RE: Architectural Review
From: Alexander Robin A (
Date: Mon, 31 Jan 2005 13:50:04 -0800 (PST)
Excellent points. I have had the whole range of experiences with neighbors in 
my life, and one of the great things about cohousing is that there is at least 
the will to deal with differences positively. If communication with a neighbor 
is difficult, then that's an issue that the group can help with. One can try to 
escape the need to work constructively with each other by setting up rules to 
cover every contingency, but I agree that that's a futile approach.

Robin Alexander
Eno Commons cohousing

From: Amy Dwyer
Sent: Fri 1/28/2005 12:02 PM
To: cohousing-l [at]
Subject: Re: [C-L]_ Architectural Review

I just can't understand why this would be regarded as a "problem" since in any 
other neighborhood, you would have essentially no say in any other's dwelling. 
AND, wouldn't you have many more problems with your neighbors in a different 
non-cohousing neighborhood? One of the greatest assets of cohousing, in my 
view, is the ability and freedom to safely communicate with those in your 
neighborhood (or "our little valley," as my son calls our cohousing community) 
If, for instance, there is an offensive sign 4 feet from your livingroom 
window, could you not just ask the neighbor at the next meal to switch it to 
another location? Possibly, they may have something that they would like to ask 
of you. "Rules" that try to regulate aesthetics seem futile, and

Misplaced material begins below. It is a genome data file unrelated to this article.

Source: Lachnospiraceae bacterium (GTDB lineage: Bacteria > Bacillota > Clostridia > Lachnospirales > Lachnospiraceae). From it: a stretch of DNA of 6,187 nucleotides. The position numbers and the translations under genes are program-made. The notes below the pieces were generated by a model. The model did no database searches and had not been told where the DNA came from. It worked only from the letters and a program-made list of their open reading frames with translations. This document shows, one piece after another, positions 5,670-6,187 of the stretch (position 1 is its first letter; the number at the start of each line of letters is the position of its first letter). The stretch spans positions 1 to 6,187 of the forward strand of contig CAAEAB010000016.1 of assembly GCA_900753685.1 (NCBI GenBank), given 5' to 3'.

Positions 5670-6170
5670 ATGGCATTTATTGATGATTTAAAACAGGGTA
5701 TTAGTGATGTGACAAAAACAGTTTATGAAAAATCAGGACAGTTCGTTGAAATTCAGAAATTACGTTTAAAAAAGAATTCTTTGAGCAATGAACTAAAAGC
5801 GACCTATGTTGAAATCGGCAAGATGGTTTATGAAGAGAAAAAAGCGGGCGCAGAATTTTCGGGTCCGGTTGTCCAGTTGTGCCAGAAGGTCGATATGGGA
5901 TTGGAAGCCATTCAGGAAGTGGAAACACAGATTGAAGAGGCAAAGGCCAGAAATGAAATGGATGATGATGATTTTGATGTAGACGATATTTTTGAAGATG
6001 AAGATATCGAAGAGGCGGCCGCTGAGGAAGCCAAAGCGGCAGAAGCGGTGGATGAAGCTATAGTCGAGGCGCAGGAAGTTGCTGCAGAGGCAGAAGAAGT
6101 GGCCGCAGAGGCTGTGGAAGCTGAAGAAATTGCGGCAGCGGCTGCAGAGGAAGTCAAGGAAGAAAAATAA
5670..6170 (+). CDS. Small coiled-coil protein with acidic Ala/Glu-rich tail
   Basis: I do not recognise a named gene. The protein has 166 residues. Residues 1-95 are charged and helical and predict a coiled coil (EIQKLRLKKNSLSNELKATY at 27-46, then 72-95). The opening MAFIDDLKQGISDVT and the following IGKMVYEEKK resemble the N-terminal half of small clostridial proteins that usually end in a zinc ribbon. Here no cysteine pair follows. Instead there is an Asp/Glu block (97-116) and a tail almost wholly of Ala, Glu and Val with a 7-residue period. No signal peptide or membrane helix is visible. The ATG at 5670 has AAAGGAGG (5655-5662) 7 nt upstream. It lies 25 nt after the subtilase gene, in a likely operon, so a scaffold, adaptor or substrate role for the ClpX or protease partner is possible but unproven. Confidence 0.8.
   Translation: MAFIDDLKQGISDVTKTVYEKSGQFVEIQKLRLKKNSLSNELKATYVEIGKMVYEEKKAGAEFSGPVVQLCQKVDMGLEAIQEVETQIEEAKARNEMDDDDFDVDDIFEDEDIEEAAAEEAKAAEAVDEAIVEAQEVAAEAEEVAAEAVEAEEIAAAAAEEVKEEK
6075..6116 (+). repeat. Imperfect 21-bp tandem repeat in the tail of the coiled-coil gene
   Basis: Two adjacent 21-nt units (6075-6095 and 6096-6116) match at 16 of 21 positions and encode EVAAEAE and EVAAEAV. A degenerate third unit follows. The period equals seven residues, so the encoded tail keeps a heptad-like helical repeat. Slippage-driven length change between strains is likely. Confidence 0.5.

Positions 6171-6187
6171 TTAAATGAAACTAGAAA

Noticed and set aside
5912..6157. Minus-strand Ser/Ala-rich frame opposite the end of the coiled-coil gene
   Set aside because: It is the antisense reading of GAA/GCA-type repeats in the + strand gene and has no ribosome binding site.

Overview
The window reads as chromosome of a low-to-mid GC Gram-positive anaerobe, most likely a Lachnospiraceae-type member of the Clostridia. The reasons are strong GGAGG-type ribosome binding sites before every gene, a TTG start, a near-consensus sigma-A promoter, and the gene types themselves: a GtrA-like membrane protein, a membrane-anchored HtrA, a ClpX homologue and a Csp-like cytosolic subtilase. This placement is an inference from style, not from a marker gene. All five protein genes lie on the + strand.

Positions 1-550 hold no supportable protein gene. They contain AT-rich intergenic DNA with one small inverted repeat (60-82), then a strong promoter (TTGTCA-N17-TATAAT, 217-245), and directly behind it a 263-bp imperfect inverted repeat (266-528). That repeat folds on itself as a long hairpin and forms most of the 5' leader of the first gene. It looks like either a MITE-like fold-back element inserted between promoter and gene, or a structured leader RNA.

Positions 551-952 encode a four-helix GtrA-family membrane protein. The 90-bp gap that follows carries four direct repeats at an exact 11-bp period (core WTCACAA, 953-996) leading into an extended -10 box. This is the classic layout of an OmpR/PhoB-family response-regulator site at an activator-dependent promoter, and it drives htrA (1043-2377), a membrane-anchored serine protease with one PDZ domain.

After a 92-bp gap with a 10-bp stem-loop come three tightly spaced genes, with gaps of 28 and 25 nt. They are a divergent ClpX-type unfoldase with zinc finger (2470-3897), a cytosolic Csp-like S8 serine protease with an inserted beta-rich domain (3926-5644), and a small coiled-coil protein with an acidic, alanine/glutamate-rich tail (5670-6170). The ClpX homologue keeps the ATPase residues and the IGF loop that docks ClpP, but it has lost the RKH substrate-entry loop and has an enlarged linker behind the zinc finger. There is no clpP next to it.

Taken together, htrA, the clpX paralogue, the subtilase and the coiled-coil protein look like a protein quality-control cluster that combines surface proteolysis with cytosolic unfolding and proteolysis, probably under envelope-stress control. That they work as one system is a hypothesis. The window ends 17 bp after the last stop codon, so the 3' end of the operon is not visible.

anti-cohousing. If you are the type of person who is easily annoyed, no rule is 
going to eliminate everything that offends. So, that's my two cents. I live in 
Wasatch Cohousing, SLC, and we are a clustered, attached unit townhome 


Amy Dwyer
Office Manager
KRCL 90.9 FM
1971 West North Temple
Salt Lake City, UT  84116
(801) 363-1818

>>> jimkacki [at] 01/27/05 08:24PM >>>
I can't offer specific advice on your situation, Sharon, but your 
problems highlight the fact that for developing communities, it would be 
good to agree during the planning / design process, what the overall 
environmental /visual/philosophical concept is that you are striving 
toward, and put in writing as a set of 'design guidelines' for the 
initial designs as well as for future modifications / enhancements  to 
the development.

> -- Sharon Villines <sharon [at]> wrote:
> Do people have architectural review policies that regulate what people 
> can do outside their units -- neon signs, dog kennels, hammocks, 
> attached sun shades, etc.
> We need to review ours and have little agreement beyond things that 
> violate fire and building codes or directly infringe on a neighbor's 
> space.
> We now have hanging on various porches and overhangs, Buddhist flags, 
> American flags, macrame hangings, wire bumblebees, sun blinds, extra 
> locks on doors, planters, political signs in windows (perpetually), and 
> signs on doors (mottos), etc. Various of these things bother some 
> residents more than others but each of them is objectionable to 
> someone.
> Please note whether your community is a lot development model or 
> attached multi-household dwellings. It makes a difference when you 
> neighbor's offensive object is 40 feet or 4 feet away.
> Thanks,
> Sharon
> -----
> Sharon Villines
> Takoma Village Cohousing, Washington DC
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